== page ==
Q: Where can I take my old computers and cell phones to be recycled properly? — Suzanne
A: We need more people to think like you so we can start reducing the amount of toxic waste we are collectively dumping into our landfills.
E-waste is the fastest growing portion of our municipal waste because of our appetite for new shiny electronics and unless we all do the right thing, the environmental impact will be significant.
To provide some perspective, the average U.S. household has 24 electronic gadgets (more like 40 if they have teenagers!) and most are replaced within two to five years.
Every year, the world tosses 20 to 50 million metric tons of old electronics, but less than 20 percent of it is being recycled.
If it plugs in or uses batteries, it likely contains toxins and poisons such as arsenic, barium, lead, mercury, nickel and various plastics that pose health risks to us all.
The impact on our ground water can cause gastrointestinal, neurological and cardiovascular problems that can lead to every type of health issue we all deplore, yet very few people think twice about chucking that old computer into a garbage bin.
There are two ways to properly get rid of your old electronics: repurpose or recycle.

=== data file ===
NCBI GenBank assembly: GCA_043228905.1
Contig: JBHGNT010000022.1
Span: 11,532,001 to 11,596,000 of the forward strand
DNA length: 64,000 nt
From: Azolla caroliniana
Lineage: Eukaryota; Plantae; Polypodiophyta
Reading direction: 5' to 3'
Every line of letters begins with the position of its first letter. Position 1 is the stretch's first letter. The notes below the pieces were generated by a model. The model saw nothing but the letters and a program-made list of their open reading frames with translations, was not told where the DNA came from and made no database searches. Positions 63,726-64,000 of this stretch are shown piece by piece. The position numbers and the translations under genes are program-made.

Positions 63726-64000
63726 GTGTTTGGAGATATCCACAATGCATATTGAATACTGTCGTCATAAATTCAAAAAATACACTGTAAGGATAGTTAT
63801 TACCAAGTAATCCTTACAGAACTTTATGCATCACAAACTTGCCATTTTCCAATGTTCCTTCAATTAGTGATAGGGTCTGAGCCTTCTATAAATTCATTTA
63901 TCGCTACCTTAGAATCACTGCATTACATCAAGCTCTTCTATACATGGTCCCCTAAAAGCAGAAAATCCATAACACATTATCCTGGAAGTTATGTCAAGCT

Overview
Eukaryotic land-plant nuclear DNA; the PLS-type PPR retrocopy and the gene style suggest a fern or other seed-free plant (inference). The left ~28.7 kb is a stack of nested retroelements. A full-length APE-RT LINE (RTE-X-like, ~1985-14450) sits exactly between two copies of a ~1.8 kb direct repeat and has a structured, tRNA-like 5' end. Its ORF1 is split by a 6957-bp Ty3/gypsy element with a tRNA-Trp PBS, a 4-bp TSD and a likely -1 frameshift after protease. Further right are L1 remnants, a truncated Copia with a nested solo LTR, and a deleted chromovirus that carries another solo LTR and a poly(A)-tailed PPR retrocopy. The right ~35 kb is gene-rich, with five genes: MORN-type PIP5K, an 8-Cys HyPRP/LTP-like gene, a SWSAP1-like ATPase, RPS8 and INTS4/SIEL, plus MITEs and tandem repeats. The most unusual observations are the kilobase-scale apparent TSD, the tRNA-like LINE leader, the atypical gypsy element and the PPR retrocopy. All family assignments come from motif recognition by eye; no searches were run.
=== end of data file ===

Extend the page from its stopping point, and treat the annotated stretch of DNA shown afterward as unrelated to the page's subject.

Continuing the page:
Most people hang onto their old tech so long that by the time they get around to disposing of it, it’s of no value to anyone.
The three years that it sat in the garage or stuffed in a closet, it could have been in service for a needy family or nonprofit organization, especially if it’s a computer.
If you don’t have a church group or local charity that accepts old electronics for repurposing, check to see if the Goodwill store in your area is part of the Dell Reconnect partnership for recycling: http://dellreconnect.com/locations.php .
The Telecommunications Industry Association (TIA) has an online resource called E-cycling Central (http://ecyclingcentral.com) that has a list of e-cycling centers by state.
The EPA has a resource that focuses on recycling mobile devices, PCs and televisions via major manufacturers and retailers at http://goo.gl/FP9Q6.
Please remember, if you are disposing of an old computer, the hard drive is likely to contain personal information that you don’t want in the hands of others, so make sure you wipe the drive before getting rid of it.
My previous column with tips on what to do before you get rid of an old computer can be found at http://goo.gl/YKy8j.
If you are recycling or donating an old smartphone, remember it’s also loaded with personal information, so make sure you take a few minutes to wipe it out as well (http://goo.gl/rwbR6).
• Ken Colburn is president of Data Doctors Computer Services and host of the Data Doctors Radio Program, noon Saturdays on KTAR 92.3 FM or at www.datadoctors.com/radio. Readers may send questions to firstname.lastname@example.org.